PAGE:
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I want to write a program add new item to table. This item has an unique key name and it can be created by one of 100 threads, so I need to make sure that it is inserted only once.

I have two ideas:

  1. Use insert ignore

  2. Fetch it from database via select then insert it to table if no returned row.

Which option is better? Is there an even more superior idea?

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If you’re using the second option, then you’ll have to use transactions. – CBroe Jan 28 '14 at 15:15
possible duplicate of On duplicate key ignore? – Gordon Linoff Jan 28 '14 at 15:30
If you need the id of the field I would suggest using INSERT / ON DUPLICATE KEY and resetting the id field (see here -… ), triggering mysql to return the id as the last insert id. – Kickstart Jan 28 '14 at 16:44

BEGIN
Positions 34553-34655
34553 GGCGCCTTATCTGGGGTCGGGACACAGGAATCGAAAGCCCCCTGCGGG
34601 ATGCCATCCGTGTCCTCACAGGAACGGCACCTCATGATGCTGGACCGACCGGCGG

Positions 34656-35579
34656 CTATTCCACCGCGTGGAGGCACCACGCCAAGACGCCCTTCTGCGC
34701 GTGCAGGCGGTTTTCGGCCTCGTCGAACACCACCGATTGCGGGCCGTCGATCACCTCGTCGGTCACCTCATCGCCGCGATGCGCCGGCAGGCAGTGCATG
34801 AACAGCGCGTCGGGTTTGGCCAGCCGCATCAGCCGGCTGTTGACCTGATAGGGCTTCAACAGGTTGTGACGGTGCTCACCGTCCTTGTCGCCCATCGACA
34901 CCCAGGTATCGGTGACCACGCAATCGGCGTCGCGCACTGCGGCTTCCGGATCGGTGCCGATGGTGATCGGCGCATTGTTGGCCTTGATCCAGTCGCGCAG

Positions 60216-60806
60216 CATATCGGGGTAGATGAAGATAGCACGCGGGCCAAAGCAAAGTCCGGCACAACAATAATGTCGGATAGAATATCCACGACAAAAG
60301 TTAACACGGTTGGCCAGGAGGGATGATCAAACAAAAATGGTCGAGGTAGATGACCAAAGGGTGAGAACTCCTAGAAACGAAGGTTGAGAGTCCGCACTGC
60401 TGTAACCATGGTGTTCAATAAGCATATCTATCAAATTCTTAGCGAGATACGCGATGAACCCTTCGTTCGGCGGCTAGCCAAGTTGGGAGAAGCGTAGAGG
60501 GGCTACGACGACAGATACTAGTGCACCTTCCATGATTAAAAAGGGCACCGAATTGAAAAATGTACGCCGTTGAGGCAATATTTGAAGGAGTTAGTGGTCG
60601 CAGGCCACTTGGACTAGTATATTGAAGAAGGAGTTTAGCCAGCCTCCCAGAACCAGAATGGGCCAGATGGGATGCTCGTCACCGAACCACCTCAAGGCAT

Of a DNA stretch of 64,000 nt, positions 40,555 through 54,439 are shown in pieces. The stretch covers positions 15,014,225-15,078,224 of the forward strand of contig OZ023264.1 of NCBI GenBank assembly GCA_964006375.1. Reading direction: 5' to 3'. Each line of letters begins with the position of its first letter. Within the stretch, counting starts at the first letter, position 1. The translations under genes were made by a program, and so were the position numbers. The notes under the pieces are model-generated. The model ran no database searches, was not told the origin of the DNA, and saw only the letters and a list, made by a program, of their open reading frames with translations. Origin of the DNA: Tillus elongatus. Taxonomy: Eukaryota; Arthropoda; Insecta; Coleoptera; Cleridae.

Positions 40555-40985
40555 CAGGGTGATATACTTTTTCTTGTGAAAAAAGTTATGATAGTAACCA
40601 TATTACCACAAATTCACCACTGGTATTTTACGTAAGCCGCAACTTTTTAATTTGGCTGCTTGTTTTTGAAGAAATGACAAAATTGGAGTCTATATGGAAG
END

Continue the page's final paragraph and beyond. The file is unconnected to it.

SELECT + INSERT -- two round trips to the server, hence slower.

INSERT IGNORE -- requires a PRIMARY or UNIQUE key to decide whether to toss the new INSERT. If this works for you, it is probably the best.

REPLACE -- is a DELETE + an INSERT. This is rarely the best.

INSERT ... ON DUPLICATE KEY UPDATE -- This lets you either INSERT (if the PRIMARY/UNIQUE key(s) are not found) or UPDATE. This is the one to use if you have things you need to update in existing rows.

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If you need the inserted id after IODKU, see the manual about a trick for getting id via ... UPDATE id = LAST_INSERT_ID(id) .... – Rick James Oct 19 '15 at 13:08
What if this was inside a stored procedure? So it would one round trip anyway. – Andreas Wederbrand Dec 8 '15 at 8:35
Yes, a SP would save a roundtrip. The client to server roundtrip depends heavily on physical distance. The cost of initiating each statement is small, but non-zero. – Rick James Dec 8 '15 at 16:48

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